Third, intoxication of one sort of another, or from mixed causes, is clearly an "essential co-factor" in many BDSM disaster stories. I've heard any number of stories that have led me to conclude that had intoxicants not been involved, the disaster would almost undoubtedly never have happened. (Don't get me started on my rant about how, but for alcohol abuse, the number of ambulances in service could safely be reduced by half; suffice it to say that I learned _very_ early on in my EMS career that drunk drivers do indeed cause a huge percentage of crashes.)
Fourth, every now and then one hears of BDSM being used as a cover for genuine criminal intent. I know of two cases, one of which occurred in the Bay Area, in which Person A tied up Person B and then murdered them. (In both cases, the murderer was caught -- actually, in the Bay Area case, the murderers were a man and a woman.)
So, if we're talking about two -- or more -- people who know each other "well enough" and neither is significantly intoxicated, and neither has criminal intent, the risk level drops _way_ down. Provided the people involved give each other good feedback (remember the adage that the first play date with a new partner is the one most likely to go wrong) and that they learn from experience, they may play together quite happily for many years without experiencing what NASA so-very-euphemistically calls "an anomaly" even if they never get any "formal" BDSM training from books, clubs, newsgroups, etc.
Still, accidents do occasionally happen, and poor techniques lead to poor outcomes, so it is indeed beneficial for BDSM folks to trade stories regarding what worked for them and what didn't.
Regarding what precautions BDSM people should take, I see two general categories, the general and the specific.
General precautions are those that apply to most citizens in most circumstances. For example, because there is a certain randomness regarding when and where "emergencies" emerge, it's widely recommended that virtually everybody do things like wear their seat belts, have smoke detectors in their house, learn the basics of First Aid and CPR, etc. (Again, EMS crews see first-hand how people who really were "minding their own business" sometimes nonetheless get zapped, and those incidents leave lasting impressions. It's been more than 20 years, but I still remember responding to one particular call where a drunk came over the centerline and went head-on into a car containing mom, pop, and a whole bunch of kids.)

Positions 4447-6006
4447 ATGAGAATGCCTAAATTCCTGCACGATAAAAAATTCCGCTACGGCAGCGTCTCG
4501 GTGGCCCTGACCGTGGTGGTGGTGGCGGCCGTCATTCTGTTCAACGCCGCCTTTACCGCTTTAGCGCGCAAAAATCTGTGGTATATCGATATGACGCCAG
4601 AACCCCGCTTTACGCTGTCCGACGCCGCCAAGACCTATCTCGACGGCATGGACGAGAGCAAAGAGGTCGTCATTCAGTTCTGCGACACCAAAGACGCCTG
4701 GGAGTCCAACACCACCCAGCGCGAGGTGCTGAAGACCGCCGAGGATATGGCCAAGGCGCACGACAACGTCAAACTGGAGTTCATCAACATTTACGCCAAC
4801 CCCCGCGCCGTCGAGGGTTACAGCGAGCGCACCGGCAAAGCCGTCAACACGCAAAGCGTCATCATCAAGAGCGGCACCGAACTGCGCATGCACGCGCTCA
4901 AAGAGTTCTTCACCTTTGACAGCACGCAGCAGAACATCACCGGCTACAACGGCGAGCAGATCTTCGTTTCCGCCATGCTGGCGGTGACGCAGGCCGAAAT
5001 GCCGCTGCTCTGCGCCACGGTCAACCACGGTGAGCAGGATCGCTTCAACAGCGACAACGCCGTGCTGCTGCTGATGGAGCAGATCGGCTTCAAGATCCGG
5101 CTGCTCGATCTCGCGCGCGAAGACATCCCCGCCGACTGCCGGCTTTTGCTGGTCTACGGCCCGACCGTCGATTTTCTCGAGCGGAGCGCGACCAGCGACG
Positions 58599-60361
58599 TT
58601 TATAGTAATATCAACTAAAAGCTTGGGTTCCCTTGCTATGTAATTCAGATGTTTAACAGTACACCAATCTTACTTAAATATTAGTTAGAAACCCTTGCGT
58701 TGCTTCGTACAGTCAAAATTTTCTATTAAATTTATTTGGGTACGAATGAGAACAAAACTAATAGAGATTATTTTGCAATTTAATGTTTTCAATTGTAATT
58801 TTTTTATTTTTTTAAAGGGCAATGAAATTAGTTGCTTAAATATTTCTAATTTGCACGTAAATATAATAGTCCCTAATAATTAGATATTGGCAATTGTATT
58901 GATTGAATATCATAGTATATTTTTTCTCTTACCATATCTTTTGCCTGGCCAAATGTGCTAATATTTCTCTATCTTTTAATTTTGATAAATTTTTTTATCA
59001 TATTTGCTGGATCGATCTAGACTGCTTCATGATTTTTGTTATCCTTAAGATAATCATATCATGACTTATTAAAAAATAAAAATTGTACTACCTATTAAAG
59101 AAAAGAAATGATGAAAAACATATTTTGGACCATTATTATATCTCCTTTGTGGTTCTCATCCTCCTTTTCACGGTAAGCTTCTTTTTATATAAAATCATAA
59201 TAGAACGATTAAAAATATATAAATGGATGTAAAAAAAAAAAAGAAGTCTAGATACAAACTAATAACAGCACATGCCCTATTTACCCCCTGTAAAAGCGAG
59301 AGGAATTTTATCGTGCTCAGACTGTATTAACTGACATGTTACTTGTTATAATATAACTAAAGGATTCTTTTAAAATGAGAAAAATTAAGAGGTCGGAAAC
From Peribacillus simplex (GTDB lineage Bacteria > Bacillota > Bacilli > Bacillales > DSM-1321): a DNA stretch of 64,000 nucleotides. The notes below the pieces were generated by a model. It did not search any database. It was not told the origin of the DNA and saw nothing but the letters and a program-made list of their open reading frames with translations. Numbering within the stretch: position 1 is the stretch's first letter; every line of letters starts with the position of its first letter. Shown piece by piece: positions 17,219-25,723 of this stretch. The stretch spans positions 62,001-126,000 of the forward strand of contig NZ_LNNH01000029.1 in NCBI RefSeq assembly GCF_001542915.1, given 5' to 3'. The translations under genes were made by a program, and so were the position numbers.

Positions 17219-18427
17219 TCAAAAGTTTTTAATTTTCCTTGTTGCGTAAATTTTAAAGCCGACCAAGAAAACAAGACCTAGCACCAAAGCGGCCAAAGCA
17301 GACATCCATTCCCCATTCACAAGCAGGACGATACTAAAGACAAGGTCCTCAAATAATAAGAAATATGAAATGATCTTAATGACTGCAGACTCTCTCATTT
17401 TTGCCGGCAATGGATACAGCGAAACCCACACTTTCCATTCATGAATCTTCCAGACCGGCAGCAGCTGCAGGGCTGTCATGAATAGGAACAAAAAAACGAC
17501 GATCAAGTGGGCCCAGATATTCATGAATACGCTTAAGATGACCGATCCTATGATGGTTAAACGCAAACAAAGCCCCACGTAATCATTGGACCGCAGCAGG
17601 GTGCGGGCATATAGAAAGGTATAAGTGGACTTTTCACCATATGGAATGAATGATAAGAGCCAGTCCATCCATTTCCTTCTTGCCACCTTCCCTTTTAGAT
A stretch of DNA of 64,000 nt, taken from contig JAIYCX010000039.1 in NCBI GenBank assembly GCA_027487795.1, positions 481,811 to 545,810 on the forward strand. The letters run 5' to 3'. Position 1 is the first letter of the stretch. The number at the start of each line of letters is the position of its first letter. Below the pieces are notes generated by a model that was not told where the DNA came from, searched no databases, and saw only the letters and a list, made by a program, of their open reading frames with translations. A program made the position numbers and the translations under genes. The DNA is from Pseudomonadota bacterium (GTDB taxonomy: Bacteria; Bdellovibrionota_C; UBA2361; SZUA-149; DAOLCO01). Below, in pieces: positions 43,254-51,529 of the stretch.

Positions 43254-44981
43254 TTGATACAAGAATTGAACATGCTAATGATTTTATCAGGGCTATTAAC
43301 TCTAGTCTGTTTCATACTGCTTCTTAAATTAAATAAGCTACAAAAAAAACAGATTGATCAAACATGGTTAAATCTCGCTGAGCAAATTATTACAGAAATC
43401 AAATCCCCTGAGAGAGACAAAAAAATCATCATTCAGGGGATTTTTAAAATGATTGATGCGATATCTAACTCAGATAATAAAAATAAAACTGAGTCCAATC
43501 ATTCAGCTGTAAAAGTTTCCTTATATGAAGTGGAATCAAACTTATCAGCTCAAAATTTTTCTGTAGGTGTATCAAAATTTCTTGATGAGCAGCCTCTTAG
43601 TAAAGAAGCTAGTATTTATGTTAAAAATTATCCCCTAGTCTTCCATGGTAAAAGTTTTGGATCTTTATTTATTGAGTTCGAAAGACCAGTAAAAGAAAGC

Specific precautions have to deal with the unique risks associated with BDSM. Thus we teach things like get to know the other person before you let them put you in heavy bondage, keep a pair of EMT scissors in your toybag, etc.
There is sometimes a bit of confusion on the general vs. specific issue. For example, as many of you know, I teach the occasional FA/CPR class to the perv community, and there is indeed the occasional incident of fainting, chest pain, injury, seizure, and even cardiac arrest during BDSM (given the nature of what we do, we are at somewhat increased risk of having something along these lines occur), but my students are in fact far more likely to use what they learned outside of "scene space" than inside of it.
Why do BDSM-related safety discussions turn some people off? IMO, it's partly because such discussions "spoil the illusion." Some of us (and, please, nobody take this overly personally; it's not at all my intent to single out or disrespect any specific person) want to come across as "dangerous predators" or something like that. To talk about safety, one usually has to "remove the disguise" for a while, and -- damn it -- doing that reveals the fundamentally decent person inside the "predator" disguise.
Another reason safety discussions annoy some people is that a fair number of "us" -- particularly among what I think of as the "cyber-anarchist" folks on the net -- are just double-dog bediddley goddamn damned that nobody else is going to Tell Us What To Do regardless of how noble (and usually awfully god-damned self-righteous) their motives are. These people may occasionally -- and often somewhat grudingly -- concede that there is the odd, minor, technical point of information that they didn't already know and -- again, often somewhat grudingly -- thank us for sharing that, but don't expect to get loved for bringing that to their attention. God love them all.
So where does that leave us? Well, we learn by trial and error and (if we survive the error) we report back on what did and didn't work so well. Over time, a pretty good body of information emerges. Who ultimately decides who is right and who is wrong? IMO, that decision is made by Charles Darwin.
Warm regards to all,